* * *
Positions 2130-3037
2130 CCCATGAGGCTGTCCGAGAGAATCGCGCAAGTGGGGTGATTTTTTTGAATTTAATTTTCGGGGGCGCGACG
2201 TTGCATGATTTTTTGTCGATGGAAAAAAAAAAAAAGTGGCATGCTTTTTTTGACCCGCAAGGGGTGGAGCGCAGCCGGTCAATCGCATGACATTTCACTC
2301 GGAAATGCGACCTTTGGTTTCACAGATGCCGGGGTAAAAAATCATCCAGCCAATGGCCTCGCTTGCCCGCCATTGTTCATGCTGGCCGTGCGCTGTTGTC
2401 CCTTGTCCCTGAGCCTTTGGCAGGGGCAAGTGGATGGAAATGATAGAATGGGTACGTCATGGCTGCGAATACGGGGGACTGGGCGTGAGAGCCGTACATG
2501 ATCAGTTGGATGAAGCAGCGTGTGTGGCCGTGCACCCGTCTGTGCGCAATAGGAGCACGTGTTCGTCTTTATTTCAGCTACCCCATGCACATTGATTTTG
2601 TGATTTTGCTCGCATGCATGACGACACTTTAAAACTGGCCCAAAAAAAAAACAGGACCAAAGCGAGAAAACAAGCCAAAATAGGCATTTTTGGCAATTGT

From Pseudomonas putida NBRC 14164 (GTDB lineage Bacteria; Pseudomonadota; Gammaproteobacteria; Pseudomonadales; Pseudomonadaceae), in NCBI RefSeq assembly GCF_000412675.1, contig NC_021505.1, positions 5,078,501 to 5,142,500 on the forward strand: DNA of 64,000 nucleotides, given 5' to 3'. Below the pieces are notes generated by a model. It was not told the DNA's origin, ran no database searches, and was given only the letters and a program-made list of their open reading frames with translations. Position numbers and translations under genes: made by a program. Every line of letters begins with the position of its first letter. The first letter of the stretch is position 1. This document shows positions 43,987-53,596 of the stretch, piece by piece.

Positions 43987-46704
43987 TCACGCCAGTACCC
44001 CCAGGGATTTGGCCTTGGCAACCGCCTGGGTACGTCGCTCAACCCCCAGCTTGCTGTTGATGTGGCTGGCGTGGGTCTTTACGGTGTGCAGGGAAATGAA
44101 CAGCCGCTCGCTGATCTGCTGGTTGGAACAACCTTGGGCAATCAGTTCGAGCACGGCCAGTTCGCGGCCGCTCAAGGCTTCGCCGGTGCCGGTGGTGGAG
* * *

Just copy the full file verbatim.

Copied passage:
Positions 2130-3037
2130 CCCATGAGGCTGTCCGAGAGAATCGCGCAAGTGGGGTGATTTTTTTGAATTTAATTTTCGGGGGCGCGACG
2201 TTGCATGATTTTTTGTCGATGGAAAAAAAAAAAAAGTGGCATGCTTTTTTTGACCCGCAAGGGGTGGAGCGCAGCCGGTCAATCGCATGACATTTCACTC
2301 GGAAATGCGACCTTTGGTTTCACAGATGCCGGGGTAAAAAATCATCCAGCCAATGGCCTCGCTTGCCCGCCATTGTTCATGCTGGCCGTGCGCTGTTGTC
2401 CCTTGTCCCTGAGCCTTTGGCAGGGGCAAGTGGATGGAAATGATAGAATGGGTACGTCATGGCTGCGAATACGGGGGACTGGGCGTGAGAGCCGTACATG
2501 ATCAGTTGGATGAAGCAGCGTGTGTGGCCGTGCACCCGTCTGTGCGCAATAGGAGCACGTGTTCGTCTTTATTTCAGCTACCCCATGCACATTGATTTTG
2601 TGATTTTGCTCGCATGCATGACGACACTTTAAAACTGGCCCAAAAAAAAAACAGGACCAAAGCGAGAAAACAAGCCAAAATAGGCATTTTTGGCAATTGT

From Pseudomonas putida NBRC 14164 (GTDB lineage Bacteria; Pseudomonadota; Gammaproteobacteria; Pseudomonadales; Pseudomonadaceae), in NCBI RefSeq assembly GCF_000412675.1, contig NC_021505.1, positions 5,078,501 to 5,142,500 on the forward strand: DNA of 64,000 nucleotides, given 5' to 3'. Below the pieces are notes generated by a model. It was not told the DNA's origin, ran no database searches, and was given only the letters and a program-made list of their open reading frames with translations. Position numbers and translations under genes: made by a program. Every line of letters begins with the position of its first letter. The first letter of the stretch is position 1. This document shows positions 43,987-53,596 of the stretch, piece by piece.

Positions 43987-46704
43987 TCACGCCAGTACCC
44001 CCAGGGATTTGGCCTTGGCAACCGCCTGGGTACGTCGCTCAACCCCCAGCTTGCTGTTGATGTGGCTGGCGTGGGTCTTTACGGTGTGCAGGGAAATGAA
44101 CAGCCGCTCGCTGATCTGCTGGTTGGAACAACCTTGGGCAATCAGTTCGAGCACGGCCAGTTCGCGGCCGCTCAAGGCTTCGCCGGTGCCGGTGGTGGAG